Cast: Cloé Fournier
Image by Katy Green Loughrey

Theatre review
Events from childhood have the potential to shape a person’s entire life, no matter how innocuous they might seem at the time. Little souls have a kind of sensitivity that adults forget, and things that we do and say can have a lasting effect beyond any of our intentions. Cloé Fournier’s Dining [Uns]-Table is an exorcistic ‏work that draws inspiration from memories of a Christmas party with family members many years ago. Fournier works from a base of dance and physical theatre, but she establishes a definite sense of narrative, to provide her audience with reference points that allow us to connect with the surprising range of emotions that are being expressed. The style of art on stage is experimental and its language is thrillingly original, but all its moments are communicative and we read the unconventional presentation from an instinctive and familiar space of interior intimacy. Fournier’s exploration of her personal memory, is in conversation with our own remembrances, and the commonalities we are able to locate, are divine.

If essential ingredients for theatre are inventiveness and a spirit for adventure, Dining [Uns]-Table scores top marks. Furthermore, it is performed with exceptional gusto and flair, by a dancer whose talents are diverse and irrepressible. Fournier’s physicality is flawlessly employed by her own choreography, which is in turn, always thoughtful and refreshing. Her presence is that of a seasoned actor, with the ability to convey story and sentiments clearly and succinctly, always keeping us enthralled. The artist has a precise approach that leaves no stone unturned, and the show feels exhaustive both in terms of what it wishes to depict, and how it does so. The experience is fascinating and all-consuming, and by the end, we are completely satisfied and leave the space thoroughly impressed.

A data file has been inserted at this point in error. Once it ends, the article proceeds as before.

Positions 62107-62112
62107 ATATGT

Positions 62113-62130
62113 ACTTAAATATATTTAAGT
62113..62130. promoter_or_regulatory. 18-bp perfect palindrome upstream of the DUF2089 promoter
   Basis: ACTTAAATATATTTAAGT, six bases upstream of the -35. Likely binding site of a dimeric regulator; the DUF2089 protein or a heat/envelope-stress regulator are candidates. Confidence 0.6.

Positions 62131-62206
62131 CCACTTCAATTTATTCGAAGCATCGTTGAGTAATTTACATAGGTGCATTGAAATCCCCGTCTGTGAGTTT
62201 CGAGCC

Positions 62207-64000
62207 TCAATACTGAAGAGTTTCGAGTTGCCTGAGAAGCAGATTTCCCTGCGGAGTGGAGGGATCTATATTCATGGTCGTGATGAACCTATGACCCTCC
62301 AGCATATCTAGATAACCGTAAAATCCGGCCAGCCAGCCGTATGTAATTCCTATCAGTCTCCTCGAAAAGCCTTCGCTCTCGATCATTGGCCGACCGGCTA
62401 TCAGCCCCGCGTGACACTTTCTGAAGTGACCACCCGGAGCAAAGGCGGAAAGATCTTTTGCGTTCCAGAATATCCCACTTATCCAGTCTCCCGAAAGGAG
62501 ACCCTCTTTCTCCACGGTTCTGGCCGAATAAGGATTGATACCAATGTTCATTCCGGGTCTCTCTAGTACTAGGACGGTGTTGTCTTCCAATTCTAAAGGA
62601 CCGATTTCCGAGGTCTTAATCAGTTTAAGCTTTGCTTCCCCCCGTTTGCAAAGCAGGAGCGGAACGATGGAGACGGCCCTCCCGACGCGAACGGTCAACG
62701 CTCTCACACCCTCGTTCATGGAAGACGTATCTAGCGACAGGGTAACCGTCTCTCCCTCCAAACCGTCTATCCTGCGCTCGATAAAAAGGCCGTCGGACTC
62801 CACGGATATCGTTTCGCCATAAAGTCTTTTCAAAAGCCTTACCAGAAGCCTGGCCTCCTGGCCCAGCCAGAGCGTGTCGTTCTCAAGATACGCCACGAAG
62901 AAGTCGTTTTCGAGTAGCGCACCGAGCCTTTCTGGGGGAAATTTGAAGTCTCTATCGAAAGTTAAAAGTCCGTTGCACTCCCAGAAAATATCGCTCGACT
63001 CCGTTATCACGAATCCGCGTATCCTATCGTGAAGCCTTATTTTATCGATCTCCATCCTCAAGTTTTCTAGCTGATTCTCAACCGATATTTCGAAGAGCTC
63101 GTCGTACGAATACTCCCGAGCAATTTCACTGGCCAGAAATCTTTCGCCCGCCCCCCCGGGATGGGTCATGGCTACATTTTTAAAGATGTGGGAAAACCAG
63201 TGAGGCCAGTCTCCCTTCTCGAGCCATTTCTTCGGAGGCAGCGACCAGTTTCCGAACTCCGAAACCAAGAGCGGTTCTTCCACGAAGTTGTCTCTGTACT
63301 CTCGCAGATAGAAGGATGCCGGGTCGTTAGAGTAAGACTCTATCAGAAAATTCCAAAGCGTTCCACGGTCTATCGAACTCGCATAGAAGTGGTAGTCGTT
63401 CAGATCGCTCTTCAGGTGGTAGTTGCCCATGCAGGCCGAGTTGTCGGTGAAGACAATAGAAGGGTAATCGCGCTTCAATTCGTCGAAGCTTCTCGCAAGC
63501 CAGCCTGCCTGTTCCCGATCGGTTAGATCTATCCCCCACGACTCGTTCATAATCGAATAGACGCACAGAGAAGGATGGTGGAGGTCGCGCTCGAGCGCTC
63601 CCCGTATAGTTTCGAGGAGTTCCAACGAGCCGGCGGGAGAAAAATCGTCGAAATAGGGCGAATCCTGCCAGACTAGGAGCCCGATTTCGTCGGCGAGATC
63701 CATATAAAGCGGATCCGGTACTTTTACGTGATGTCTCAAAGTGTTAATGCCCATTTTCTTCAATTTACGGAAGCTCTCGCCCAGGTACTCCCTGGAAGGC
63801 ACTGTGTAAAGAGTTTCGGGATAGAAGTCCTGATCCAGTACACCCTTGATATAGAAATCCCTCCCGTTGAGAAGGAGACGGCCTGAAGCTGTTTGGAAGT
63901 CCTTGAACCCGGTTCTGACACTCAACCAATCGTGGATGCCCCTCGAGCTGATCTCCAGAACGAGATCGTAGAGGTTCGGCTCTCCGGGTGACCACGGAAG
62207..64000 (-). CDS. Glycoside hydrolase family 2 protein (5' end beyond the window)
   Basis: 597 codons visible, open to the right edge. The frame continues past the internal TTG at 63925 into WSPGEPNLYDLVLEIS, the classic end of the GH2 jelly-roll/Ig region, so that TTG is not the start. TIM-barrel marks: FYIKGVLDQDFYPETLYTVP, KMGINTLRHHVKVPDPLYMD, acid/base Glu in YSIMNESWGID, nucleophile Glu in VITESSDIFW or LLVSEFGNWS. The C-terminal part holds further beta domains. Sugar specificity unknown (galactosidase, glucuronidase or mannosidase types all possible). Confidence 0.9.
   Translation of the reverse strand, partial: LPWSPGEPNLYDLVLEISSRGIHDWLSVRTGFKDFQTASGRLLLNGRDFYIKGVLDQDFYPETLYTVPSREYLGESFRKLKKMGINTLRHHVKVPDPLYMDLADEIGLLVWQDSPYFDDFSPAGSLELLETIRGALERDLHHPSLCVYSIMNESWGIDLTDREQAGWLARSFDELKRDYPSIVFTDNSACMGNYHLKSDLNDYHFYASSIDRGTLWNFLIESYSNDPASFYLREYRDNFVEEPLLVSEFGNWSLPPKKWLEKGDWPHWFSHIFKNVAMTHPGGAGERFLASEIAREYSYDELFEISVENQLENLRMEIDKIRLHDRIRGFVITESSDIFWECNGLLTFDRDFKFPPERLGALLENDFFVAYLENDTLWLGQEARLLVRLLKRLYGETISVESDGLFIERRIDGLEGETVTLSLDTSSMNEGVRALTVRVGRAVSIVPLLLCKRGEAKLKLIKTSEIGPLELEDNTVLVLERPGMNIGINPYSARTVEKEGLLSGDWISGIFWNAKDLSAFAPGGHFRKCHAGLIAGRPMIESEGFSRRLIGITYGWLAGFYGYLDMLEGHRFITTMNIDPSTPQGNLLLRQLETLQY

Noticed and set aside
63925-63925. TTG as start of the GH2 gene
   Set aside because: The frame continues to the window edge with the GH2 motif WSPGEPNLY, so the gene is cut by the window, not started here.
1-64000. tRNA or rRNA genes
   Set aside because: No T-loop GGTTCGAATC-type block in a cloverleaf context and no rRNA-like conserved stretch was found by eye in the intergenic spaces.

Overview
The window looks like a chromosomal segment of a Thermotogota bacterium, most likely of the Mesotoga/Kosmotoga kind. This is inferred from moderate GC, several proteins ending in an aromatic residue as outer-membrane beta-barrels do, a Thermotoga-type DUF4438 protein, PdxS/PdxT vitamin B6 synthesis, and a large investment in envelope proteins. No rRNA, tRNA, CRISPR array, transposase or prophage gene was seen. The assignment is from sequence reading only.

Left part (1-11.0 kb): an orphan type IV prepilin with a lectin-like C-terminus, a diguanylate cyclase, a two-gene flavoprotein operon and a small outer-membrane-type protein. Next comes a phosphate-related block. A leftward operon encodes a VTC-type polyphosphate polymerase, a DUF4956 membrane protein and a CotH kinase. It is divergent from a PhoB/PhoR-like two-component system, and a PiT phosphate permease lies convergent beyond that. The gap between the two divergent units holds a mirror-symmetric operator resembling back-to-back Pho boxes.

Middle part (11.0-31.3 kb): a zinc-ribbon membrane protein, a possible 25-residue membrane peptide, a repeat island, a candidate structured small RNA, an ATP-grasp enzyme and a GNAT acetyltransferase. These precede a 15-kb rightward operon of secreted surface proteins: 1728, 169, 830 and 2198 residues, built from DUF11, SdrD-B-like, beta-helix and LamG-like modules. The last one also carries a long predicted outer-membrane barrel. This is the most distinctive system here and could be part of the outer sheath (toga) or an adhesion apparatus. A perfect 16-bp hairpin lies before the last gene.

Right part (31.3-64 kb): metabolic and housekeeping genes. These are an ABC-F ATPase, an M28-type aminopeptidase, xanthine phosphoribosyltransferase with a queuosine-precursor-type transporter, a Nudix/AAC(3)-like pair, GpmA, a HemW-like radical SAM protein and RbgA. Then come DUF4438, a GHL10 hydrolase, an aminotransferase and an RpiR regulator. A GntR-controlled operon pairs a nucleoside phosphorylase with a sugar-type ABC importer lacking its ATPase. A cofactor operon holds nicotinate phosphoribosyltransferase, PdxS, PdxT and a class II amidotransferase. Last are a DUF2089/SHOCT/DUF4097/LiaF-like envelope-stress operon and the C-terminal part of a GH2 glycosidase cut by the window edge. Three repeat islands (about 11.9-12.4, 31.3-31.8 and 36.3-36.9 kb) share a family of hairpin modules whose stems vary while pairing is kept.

When we approach a work of art, we hope to see a reflection; not an exact facsimile of selves, but a representation of the human condition that we can relate to. This requires both creator and viewer to take a step forward, and to find a point of contact that will spark imagination and hopefully discover something meaningful. In Cloé Fournier’s work, we get in touch with elements that are fundamental to the construction of our identities, shared or personal. The depth that she leads us to, comes not as a result of the divulgement of details from her own experiences, but from the way she seeks to move us in the space that we temporarily encounter. There is so much power in the meeting of strangers at the theatre, and Dining [Uns]-Table agitates an eruption that brings new definition to how things are made and received on Australian stages.

www.pact.net.au